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The High Line has a reputation for being an artsy park, located as it is partly in the Chelsea gallery neighborhood, with rotating art exhibitions and sculpture and video installations. But apparently the park isn’t quite as arts-friendly as it would have us believe: a week and a half ago, an art vendor on the High Line was attacked by a maintenance worker. The park employee hit the vendor in the face with a walkie-talkie, leaving him in need of an ambulance and stitches.
The report of this unsettling incident comes from Geoffrey Croft, president of NYC Park Advocates, who spoke with the vendor, Iddi Amadu, as well as other witnesses on the scene. Amadu said that on Friday, December 14, he had packed up his things and was waiting for the elevator when park worker Kenya Robinson started yelling at him. “He was screaming, ‘I’m talking to you. You have to listen to me when I talk to you. You’re not listening, man. I told you to stop,’” Amadu told Croft.
Amadu claims he told Robinson to leave him alone and tried to get in the elevator, but Robinson blocked his way and knocked over his cart. Robinson then hit Amadu twice on the face with a walkie-talki and left him bleeding on the ground. And then there’s this:
While Amadu was lying on the ground bleeding, Robinson was doing push-ups a few feet away.
“He’s getting ready for more fight[,” Amadu said.]
One witness corroborated Amadu’s story, saying Robinson was “bragging that he dropped the guy. He was proud: ‘Yeah I hit him.’”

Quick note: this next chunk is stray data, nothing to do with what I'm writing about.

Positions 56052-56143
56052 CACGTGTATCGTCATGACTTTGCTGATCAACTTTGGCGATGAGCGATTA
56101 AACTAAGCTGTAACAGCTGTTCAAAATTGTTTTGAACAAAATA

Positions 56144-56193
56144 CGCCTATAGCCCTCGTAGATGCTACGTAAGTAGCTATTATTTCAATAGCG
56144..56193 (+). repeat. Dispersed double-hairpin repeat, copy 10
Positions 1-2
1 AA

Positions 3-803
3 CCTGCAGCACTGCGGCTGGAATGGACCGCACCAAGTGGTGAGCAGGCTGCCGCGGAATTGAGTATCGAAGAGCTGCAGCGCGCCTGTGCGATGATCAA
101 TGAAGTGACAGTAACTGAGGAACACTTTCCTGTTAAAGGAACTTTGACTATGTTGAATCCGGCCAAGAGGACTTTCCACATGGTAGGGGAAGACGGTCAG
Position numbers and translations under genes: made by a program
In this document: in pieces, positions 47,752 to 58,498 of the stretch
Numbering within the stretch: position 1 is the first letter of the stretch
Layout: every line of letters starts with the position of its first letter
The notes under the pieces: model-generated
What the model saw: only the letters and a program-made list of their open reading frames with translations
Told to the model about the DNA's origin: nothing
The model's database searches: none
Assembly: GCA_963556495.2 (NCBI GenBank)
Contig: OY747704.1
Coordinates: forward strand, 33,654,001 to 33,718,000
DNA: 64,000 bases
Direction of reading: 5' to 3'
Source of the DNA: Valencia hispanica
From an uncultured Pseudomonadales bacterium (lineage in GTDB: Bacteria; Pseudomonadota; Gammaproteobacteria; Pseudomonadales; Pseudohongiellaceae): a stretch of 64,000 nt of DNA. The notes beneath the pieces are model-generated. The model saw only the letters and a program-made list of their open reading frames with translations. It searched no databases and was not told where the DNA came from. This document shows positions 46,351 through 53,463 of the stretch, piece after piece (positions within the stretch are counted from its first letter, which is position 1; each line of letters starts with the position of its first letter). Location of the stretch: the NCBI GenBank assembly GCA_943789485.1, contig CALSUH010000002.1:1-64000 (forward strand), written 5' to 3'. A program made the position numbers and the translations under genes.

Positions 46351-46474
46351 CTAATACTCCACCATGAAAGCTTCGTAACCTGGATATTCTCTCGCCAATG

It gets even more disturbing: Amadu claims that while he was lying on the ground bleeding, no other High Line employees came over to help; they simply ignored him. Then, when the police came, a cop kicked Amadu and told him to go home, and finally, when he was taken in an ambulance to the hospital, the officer riding with him was given orders to handcuff him. Amadu was handcuffed for three hours, in the ambulance and in the hospital.
According to the NYPD, Robinson was eventually arrested by Park Police and charged with assault.
Amadu says the incident is evidence of a larger problem, of how the park treats artists: “They don’t want the artists there,” he said. “They make it clear WE don’t pay THEM anything, but the vendors who work for the High Line, it’s OK because they are getting the money. They make it like they are doing us a favor. We have a right to be there.”
While the High Line has generally been celebrated as a huge urban achievement, some people have criticized the pristine, highly disciplined nature of the park; this summer, Vanishing New York’s Jeremiah Moss published a scathing op-ed about the changes it has wrought in the neighborhood.
Whatever your take, it seems hard to dispute that a park whose image is so bound up with art should be concerned about treating artists — big name or small — well. Friends of the High Line refused to answer Croft’s questions about the incident, saying only that it was “under review.”
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